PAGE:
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Purpose – In light of the phenomenon of blogging in the 2004 US presidential campaign, this article aims to examine blogging during the 2005 British general election campaign. The article seeks to establish how widespread blogging was, the extent of bloggers' partisanship, what issues blogs were concerned with, what the purpose of the messages post...
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Purpose -In light of the phenomenon of blogging in the 2004 US presidential campaign, this article examines blogging during the 2005 British general election campaign. The article seeks to establish how widespread blogging was, the extent of bloggers' partisanship, what issues blogs were concerned with, what the purpose of the messages posted by th...
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This article argues that the use of the Internet by the main British political parties during the 2005 general election campaign needs to be understood in terms of the ongoing transformation of e-campaigning in the UK. Since the emergence of the World Wide Web in the mid-1990s the main political parties have been quick to try and exploit the new te...
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This article focuses on some of the key political communication events of 2003. It examines the government's effort to shape public opinion prior to the invasion of Iraq. It looks at how the media covered the war and the public's viewing habits during this period. The article then focuses on the government's relationship with the news media, lookin...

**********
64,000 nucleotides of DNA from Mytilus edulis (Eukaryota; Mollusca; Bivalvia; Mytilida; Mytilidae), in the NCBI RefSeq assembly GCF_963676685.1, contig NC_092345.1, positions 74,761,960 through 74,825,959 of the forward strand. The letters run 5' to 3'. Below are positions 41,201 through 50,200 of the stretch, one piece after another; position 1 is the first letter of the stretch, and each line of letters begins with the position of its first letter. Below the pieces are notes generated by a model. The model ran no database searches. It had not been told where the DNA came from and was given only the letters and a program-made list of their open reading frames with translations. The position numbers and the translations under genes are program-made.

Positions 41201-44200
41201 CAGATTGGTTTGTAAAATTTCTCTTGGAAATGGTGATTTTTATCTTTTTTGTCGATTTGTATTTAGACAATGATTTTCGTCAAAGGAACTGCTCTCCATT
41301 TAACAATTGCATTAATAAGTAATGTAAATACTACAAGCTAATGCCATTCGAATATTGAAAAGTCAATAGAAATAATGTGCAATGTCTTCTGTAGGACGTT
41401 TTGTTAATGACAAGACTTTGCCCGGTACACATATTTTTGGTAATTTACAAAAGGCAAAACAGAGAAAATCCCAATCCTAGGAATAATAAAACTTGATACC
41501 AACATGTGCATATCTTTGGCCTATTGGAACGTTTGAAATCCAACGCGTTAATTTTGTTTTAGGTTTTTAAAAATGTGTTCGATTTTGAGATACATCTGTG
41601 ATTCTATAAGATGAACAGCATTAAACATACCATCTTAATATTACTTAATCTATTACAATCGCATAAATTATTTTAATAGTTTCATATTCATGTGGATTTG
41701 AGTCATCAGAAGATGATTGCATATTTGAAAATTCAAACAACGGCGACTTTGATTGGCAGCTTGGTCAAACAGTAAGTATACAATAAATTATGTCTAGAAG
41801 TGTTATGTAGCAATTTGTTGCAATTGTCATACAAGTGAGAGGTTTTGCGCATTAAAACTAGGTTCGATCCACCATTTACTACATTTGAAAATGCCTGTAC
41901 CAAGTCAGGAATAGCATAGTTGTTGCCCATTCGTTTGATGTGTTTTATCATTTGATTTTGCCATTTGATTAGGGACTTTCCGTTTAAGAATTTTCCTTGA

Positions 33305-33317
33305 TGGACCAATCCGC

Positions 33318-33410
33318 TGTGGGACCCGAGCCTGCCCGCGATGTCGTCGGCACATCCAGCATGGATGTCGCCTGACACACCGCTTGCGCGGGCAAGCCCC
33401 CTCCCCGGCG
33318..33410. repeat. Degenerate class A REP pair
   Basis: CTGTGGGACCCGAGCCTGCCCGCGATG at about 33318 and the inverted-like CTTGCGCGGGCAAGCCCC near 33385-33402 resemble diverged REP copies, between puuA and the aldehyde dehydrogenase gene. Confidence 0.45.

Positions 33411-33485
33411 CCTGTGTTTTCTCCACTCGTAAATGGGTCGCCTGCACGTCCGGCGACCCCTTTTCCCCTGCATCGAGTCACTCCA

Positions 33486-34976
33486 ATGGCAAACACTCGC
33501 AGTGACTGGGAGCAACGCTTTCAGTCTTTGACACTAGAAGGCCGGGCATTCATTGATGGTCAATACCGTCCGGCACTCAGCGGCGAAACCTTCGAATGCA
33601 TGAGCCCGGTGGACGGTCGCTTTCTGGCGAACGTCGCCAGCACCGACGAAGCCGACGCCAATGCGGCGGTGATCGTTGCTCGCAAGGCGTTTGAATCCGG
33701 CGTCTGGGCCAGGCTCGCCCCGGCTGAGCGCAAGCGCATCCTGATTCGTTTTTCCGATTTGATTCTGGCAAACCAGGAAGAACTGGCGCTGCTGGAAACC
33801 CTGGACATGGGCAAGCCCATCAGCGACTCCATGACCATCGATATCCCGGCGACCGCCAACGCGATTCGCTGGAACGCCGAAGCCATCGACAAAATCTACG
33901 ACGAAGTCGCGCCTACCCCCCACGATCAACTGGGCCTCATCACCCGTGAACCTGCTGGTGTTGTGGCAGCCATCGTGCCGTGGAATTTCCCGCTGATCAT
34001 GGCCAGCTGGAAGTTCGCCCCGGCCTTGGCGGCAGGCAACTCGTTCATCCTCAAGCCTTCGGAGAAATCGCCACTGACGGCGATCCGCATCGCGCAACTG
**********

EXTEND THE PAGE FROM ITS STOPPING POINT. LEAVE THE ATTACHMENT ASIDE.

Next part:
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The processes of economic liberalisation, democratisation, and technological change are radically transforming political communication around the world. In multi-party democracies political activity has increasingly come under the gaze of a plethora of media outlets that have been deregulated and largely freed from censorship and direct state contr...
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This article reexamines the formation of political news agendas on British television. It argues that studies on the formation of domestic political news agendas have so far largely been election campaign centered. Using the annual party political conventions in Britain as a case study, this article explores internal party struggles between the lea...
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This article focuses on some of the key events that shaped political communication during 2002. It examines the news media coverage of the Labour government and the extent to which that coverage was hostile and preoccupied with the behind‐the‐scenes activities of spin doctors. It looks at the government's response to such coverage and the media's r...
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Making sure political parties receive comprehensive and favourable media coverage is a full time activity that extends beyond the period of election campaigns. In the era of the permanent campaign the annual autumn conferences of the main British political parties represent a publicity opportunity. The undivided media coverage of these events provi...
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This article examines the media's coverage of political events during 2001 and audience's responses: It highlights the problems the media encountered, in particular increased pressure from party spin-doctors aimed at directing media reporting of events. This has further aggravated the relationship between the actors. The article focuses on the impa...
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This article examines the coverage of internal party debates by television news broadcasters. Based on an analysis of the British annual party political conferences, it focuses on the prominence given to internal party debates and the way in which such discussions are packaged and contextualised. It argues that news-hungry broadcasters, in a compet...
Article